For example 1968 was the Year of the Pitcher, so the mound was lowered in 1969 to help offense. In 1972 the American League reverted to near-1968 levels of hitting, so the DH was introduced in 1973.

Perhaps they felt they'd run out of rule changes after 1992, so they changed the ball?

Another idea is that Jose Canseco was traded from the long dominant As to the Rangers in the middle of 1992. Perhaps that uncorked what the A's had more or less kept quiet and spread Canseco's ideas through baseball? That's when I started hearing about Canseco as the "Typhoid Mary of steroids" from a player's agent I'd gone to high school with. That guys got bigger after Jose joined their team seemed to require a second team to demonstrate this.

Anonymous said...

Why could a lady novelist taking care of her first-born notice what Nate Silver wouldn't? She wasn't being paid to not notice.

Neo-mandarinism/neo-caliphism doesn't work unless there is a seething orientalistic cauldron of different peoples whom the elites can set upon one-anothers' throats.

The problem for Silver [and Gould] was that guys like Canseco* and Sosa and Bonds Jr had that very special "Get Out of Jail Free" card which absolved them of any possible wrongdoing.

But since this is iSteve - let's be blunt here - NAMs** CHEAT AT EVERYTHING.

Heck, we still don't have the foggiest idea why Moochelle had to surrender her Illinois State law license [and I'm very very suspicious that she even passed the bar exam in the first place - I wouldn't be at all surprised to learn that, as above, she had hired a ringer to take it for her].

Now Silver could have attacked McGuire and Clemens to his heart's content, but, at the time, it was far more important for Silver [and Gould] to play up the "Rainbow Coalition" [i.e. "seething cauldron"] aspect of The Narrative.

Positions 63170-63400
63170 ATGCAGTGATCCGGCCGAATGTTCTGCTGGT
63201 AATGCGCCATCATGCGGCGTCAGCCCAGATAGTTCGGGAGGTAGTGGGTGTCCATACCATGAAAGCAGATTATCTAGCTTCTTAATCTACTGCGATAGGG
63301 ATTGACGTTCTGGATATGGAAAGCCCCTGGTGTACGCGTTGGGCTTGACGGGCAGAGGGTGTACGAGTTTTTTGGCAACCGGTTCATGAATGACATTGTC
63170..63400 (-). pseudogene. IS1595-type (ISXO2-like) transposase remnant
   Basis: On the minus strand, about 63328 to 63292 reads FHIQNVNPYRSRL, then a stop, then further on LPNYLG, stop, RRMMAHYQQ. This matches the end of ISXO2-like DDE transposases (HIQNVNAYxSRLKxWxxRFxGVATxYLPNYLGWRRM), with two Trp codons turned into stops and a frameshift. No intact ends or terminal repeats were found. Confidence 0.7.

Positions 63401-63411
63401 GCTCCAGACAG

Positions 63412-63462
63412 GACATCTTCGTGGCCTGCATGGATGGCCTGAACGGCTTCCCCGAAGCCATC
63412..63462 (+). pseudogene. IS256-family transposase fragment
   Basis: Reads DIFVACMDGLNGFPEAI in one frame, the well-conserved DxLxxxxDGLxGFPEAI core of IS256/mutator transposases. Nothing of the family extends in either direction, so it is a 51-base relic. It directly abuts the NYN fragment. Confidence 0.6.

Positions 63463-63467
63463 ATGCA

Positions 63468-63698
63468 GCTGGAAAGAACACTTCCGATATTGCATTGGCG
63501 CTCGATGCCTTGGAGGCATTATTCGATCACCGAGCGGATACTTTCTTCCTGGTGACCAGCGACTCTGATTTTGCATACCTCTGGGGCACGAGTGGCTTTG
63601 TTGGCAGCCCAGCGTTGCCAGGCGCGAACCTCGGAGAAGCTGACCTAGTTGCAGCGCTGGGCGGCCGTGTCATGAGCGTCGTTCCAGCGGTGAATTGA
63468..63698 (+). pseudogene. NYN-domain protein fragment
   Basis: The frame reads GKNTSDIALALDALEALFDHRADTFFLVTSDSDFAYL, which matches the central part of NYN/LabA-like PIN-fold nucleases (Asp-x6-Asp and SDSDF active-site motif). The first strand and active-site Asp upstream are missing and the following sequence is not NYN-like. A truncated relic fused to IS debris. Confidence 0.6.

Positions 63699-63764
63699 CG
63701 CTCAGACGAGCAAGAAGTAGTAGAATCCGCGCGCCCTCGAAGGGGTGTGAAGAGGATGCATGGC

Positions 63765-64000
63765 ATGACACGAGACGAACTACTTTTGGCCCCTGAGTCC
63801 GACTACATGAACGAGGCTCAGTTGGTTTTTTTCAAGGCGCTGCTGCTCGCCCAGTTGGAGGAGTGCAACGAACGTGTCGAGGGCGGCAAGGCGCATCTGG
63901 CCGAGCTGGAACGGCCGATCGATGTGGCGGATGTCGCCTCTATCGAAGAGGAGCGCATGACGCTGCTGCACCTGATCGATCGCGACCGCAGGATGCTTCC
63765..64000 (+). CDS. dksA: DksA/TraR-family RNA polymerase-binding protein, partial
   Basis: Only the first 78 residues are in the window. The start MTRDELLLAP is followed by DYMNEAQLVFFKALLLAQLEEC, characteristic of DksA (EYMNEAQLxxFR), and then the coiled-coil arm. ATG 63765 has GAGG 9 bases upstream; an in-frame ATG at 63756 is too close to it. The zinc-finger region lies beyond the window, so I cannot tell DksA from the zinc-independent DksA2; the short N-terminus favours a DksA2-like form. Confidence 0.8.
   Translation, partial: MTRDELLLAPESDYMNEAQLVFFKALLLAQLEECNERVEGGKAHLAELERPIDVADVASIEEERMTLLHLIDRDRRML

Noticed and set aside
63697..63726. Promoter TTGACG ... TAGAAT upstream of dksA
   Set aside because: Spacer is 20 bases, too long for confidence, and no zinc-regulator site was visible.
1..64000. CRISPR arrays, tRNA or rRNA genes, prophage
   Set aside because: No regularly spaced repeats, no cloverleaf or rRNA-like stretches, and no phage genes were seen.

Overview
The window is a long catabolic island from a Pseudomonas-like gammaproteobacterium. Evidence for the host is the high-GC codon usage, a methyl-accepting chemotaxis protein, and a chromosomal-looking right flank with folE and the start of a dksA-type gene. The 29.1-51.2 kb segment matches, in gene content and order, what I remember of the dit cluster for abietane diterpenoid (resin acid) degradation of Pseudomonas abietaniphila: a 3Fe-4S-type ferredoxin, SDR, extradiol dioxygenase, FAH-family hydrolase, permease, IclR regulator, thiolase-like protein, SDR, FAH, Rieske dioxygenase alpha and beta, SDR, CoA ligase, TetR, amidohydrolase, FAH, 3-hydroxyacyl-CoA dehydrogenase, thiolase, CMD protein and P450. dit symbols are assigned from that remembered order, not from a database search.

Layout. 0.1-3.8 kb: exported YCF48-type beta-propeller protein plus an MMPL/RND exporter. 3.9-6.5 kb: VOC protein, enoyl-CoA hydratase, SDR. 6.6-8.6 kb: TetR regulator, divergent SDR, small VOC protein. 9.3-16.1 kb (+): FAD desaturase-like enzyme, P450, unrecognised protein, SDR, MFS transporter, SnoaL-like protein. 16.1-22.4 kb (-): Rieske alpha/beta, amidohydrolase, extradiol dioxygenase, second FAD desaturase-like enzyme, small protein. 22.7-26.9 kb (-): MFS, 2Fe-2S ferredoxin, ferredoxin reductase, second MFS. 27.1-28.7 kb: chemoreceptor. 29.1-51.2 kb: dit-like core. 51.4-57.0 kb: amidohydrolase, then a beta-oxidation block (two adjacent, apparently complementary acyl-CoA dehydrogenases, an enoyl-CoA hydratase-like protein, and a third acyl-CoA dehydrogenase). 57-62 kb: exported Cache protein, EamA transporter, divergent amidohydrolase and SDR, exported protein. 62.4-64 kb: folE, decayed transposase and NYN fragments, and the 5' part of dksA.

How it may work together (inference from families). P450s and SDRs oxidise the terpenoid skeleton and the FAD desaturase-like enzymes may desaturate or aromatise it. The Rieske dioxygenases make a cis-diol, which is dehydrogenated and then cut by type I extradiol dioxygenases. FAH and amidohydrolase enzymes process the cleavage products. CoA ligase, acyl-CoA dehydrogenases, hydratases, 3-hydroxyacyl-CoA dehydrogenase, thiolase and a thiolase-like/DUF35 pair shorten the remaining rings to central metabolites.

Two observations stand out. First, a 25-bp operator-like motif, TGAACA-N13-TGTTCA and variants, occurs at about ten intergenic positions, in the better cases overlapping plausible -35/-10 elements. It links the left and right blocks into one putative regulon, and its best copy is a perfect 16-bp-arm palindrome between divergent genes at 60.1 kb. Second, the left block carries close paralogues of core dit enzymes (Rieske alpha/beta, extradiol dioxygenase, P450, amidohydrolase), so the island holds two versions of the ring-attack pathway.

*Maybe the reason the ladies felt safe to criticize Canseco was that they hadn't yet gotten the Xochitl Hinojosa/Jorge Ramos memo.

**Sadly [tragically], as iSteve has remarked upon at great length recently, we are quickly coming to realize that the AMs also cheat at everything.

Alpha Dog said...

Nate Silver was called (half-jokingly) "God of the Algorithm" by John Stewart on an episode of the Daily Show recently.

I think the triumph of Nate Silver does point to a problem for Republicans (and this was explained in the blog post of Sliver's you linked to): There does seem to be a significant talent gap between the quants/strategists on Republican side and quants/strategists the Democratic side, with the Democrats having the decided edge.

Not to mention that the Dem strategist have demographics on their side, so they have that built in advantage as well.

Luke Lea said...

Pretty devastating.

TGGP said...

How was Silver being paid not to notice? Because he writes for fans and fans don't want to hear?

Anonymous said...

http://www.historytoday.com/author/tim-stanley

Anonymous said...

I've come to realize that one of the key advantgages of Sabermetrics was it was a way to id juicers without knowing they were juicers, thus preserving all the denyability necessary.

Anonymous said...

You are not trying to tell us that the Democrats have been cheating, are you?

Hmmm, lets see:

Insider trading on wall street and in congress. Check.

Steroids in Baseball and the Olympics. Check.

What is happening in Silly Valley and the Democratic Party?

Anonymous said...


Of course none of these atrocities would have occurred had the British not colonised Kenya in the first place.


Ahhh, another historian ignorant of HBD and the savagery of native peoples.

Anonymous said...

Another idea is that Jose Canseco was traded from the long dominant As to the Rangers in the middle of 1992. Perhaps that uncorked what the A's had more or less kept quiet and spread Canseco's ideas through baseball? That's when I started hearing about Canseco as the "Typhoid Mary of steroids" from a player's agent I'd gone to high school with. That guys got bigger after Jose joined their team seemed to require a second team to demonstrate this.